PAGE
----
• Gabapentin and topiramate may also be useful.
    • A significant population will still respond to lithium.
  • Depressive Disorders:
    • No particular category of antidepressant is specifically recommended or contraindicated.
diagnosis specific recommendations 2 of 2
Diagnosis-Specific Recommendations (2 of 2)
  • Anxiety Disorders:
    • Benzodiazepines for acute situations and detox only.
    • For anxiety: clonidine, venlafaxine, SSRIs, gabapentin, valproate, topiramate, atypical neuroleptics, buspirone.
  • Attentional Disorders:
    • Bupriprion, SSRIs, Strattera (atomoxatine).
  • Addictive Disorders:
    • Disulfiram, naltrexone, acamprosate, methadone, LAAM, buprenorphine.
some evidence based practices
Some Evidence-Based Practices
  • Stages of Change/Motivational Interviewing.
  • Harm Reduction.
  • Mutual Self-Help Programs.
  • Consumer-Delivered Services.
  • Specialty Courts (Drug Court, Mental Health Court, Co-occurring Disorders Court).
  • Specialized Services for Homeless Populations.
  • Group Treatment.
  • Family Treatment.
psychological trauma and co occurring disorders
Psychological Trauma and Co-occurring Disorders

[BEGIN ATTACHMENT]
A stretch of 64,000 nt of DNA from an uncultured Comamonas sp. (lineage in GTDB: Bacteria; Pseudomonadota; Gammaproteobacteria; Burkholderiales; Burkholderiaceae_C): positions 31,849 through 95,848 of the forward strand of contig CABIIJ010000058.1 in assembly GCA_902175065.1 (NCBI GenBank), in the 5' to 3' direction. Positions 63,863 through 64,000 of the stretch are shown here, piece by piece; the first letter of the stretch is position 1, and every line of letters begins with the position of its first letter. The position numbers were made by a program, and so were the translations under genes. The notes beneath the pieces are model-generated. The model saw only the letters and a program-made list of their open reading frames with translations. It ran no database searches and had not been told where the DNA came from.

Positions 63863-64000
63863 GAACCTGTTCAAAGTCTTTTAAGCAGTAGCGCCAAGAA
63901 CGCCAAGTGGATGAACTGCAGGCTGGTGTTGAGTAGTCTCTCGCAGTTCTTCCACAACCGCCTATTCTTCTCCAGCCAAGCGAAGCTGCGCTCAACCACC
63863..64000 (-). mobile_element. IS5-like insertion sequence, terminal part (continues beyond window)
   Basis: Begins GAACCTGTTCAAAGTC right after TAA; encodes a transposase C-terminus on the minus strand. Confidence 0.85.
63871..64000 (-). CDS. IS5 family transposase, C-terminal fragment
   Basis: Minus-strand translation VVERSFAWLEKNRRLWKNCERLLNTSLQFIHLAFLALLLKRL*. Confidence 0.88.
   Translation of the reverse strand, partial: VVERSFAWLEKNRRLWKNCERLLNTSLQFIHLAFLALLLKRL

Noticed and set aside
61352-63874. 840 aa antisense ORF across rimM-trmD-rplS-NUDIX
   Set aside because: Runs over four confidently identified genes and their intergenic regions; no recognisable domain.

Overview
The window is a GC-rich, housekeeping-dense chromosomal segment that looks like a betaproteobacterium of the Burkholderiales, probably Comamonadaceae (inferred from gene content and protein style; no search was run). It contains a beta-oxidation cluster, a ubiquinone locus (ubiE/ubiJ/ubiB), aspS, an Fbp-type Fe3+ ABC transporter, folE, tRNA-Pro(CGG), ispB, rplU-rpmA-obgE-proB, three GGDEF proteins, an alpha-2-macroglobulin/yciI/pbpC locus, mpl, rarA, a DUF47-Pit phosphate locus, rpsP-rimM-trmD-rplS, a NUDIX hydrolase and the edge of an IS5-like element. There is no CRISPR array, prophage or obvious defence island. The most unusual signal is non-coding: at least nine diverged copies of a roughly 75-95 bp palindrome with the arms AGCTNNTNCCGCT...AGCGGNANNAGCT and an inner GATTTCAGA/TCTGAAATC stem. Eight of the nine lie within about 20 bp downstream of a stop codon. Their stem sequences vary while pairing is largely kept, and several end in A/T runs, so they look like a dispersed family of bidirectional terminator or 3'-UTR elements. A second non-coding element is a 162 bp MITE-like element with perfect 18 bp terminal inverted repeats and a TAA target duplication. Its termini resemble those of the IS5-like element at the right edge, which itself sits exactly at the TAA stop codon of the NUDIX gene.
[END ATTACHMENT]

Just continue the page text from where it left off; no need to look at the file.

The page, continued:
• Many studies link childhood trauma to both mental illness and addiction.
  • One particularly striking study is called the ACE Study (http://www.acestudy.org), in which 17,000 patients of Kaiser-Permanente were assessed for number of different types of Adverse Childhood Experiences and subsequent medical, mental health, and addiction problems.
  • Some results of this study appear on the next slides.
definition of adverse childhood experiences
Definition of Adverse Childhood Experiences

Growing up (prior to age 18) in a household with:

(score 1 point for 1 or more incidents in each category)

  • Recurrent physical abuse.
  • Recurrent emotional abuse.
  • Sexual abuse.
  • An alcohol or drug abuser.
  • An incarcerated household member.
  • Someone who is chronically depressed, suicidal, institutionalized or mentally ill.
  • Mother being treated violently.
  • One or no parents.
  • Emotional or physical neglect.
your needs
Your Needs
  • Times are changing, and we can no longer act as if co-occurring disorders were rare or insignificant.
  • You are going to be in the vanguard of a movement to overhaul service delivery in this county.
  • You are facing a large task, and you will need to be equipped to accomplish it.
  • What will your needs be?

Professional Educational Personal

  • We will be considering this question in the Needs Assessment portion of this program.
questions answers comments
Questions/Answers/Comments
  • Thank-you for your attention.
  • Now, please let me know your thoughts, observations, questions, dilemmas, fears, suspicions, hopes, etc.